However, regarding the specific impacts of the CPTPP, only one out of four enterprises has experienced the “sweet fruit” from this agreement. The most common interest group for these firms is tariffs, especially in new markets like Canada and Mexico. The positive impacts on institutions (reflected in measures to reform administrative procedures, adjust policies and laws since the CPTPP was officially implemented) is also emphasised by enterprises, even it is after the tariff benefits. Next, they are expected benefits in the future (in cooperation plans, joint ventures with foreign partners to take advantage of the CPTPP, or the expected market expansion with support from this agreement of enterprises). A few businesses even feel the benefits of the normative commitments considered to be of high standard in the CPTPP such as the protection of intellectual property rights.

Regarding the effects of the CPTPP and FTAs in this post-Covid-19 period, businesses were surprisingly optimistic. Some 60% of enterprises think that CPTPP and FTAs ​​will be very useful for them in the “new normal” period. The VCCI’s report commented that in difficult situations, every opportunity such as the CPTPP or FTAs ​​is more expected by businesses.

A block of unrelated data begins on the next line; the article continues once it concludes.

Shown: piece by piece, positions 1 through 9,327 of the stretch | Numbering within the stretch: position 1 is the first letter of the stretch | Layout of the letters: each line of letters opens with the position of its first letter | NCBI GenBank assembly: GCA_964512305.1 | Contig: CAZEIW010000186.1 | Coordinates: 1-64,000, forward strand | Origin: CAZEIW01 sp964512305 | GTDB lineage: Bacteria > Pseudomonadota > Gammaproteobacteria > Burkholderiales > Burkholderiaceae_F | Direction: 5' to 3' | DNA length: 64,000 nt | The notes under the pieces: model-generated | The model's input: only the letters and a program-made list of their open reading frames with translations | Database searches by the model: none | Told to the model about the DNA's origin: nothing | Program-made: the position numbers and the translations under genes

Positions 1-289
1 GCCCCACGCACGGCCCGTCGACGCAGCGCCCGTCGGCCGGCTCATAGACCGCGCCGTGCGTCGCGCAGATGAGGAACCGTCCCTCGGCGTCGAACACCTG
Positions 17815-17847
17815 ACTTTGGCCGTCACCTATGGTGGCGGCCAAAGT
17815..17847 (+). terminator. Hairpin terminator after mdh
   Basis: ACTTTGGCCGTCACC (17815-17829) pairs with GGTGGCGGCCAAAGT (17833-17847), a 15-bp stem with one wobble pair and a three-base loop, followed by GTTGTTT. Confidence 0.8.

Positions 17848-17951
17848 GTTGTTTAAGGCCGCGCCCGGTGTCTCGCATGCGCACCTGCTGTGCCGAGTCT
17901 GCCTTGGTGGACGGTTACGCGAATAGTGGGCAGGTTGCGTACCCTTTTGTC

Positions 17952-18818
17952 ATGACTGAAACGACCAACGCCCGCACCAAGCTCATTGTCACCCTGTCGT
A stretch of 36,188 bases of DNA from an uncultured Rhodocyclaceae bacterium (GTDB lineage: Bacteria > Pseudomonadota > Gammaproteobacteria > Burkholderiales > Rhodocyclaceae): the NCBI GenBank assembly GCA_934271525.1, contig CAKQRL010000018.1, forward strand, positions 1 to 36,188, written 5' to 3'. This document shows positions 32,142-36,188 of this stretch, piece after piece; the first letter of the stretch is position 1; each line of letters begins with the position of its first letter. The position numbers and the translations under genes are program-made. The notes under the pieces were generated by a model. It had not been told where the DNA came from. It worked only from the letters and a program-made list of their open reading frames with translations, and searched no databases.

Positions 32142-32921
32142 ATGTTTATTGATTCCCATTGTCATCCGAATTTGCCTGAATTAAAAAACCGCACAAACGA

the piece of cake of the cptpp market is very large
the piece of cake of the cptpp market is very large

Increasing initiative

Despite such results, comparing the general ground, Nguyen Cam Trang, Deputy Director of the Import and Export Department (Ministry of Industry and Trade) said the benefits businesses receive are still modest. Export growth to CPTPP markets (7.2%) was lower than the 8.4% growth in exports to the world in the same period. The rate of taking advantage of tax incentives for all markets in the CPTPP is only 1.67%, a very low level compared to the 2019 average (37.2%) and compared to the first utilisation rate of many other FTAs.

In addition, the VCCI’s report also pointed out that three-quarters of businesses have never benefited directly from the CPTPP and the main reason is that they do not have any business activities related to the market in the CPTPP region in the past two years. A few firms mentioned other reasons like slow issuance guidelines, complicated preferential procedures, difficult licensing procedures and the ability of the importing country to meet quality standards is limited.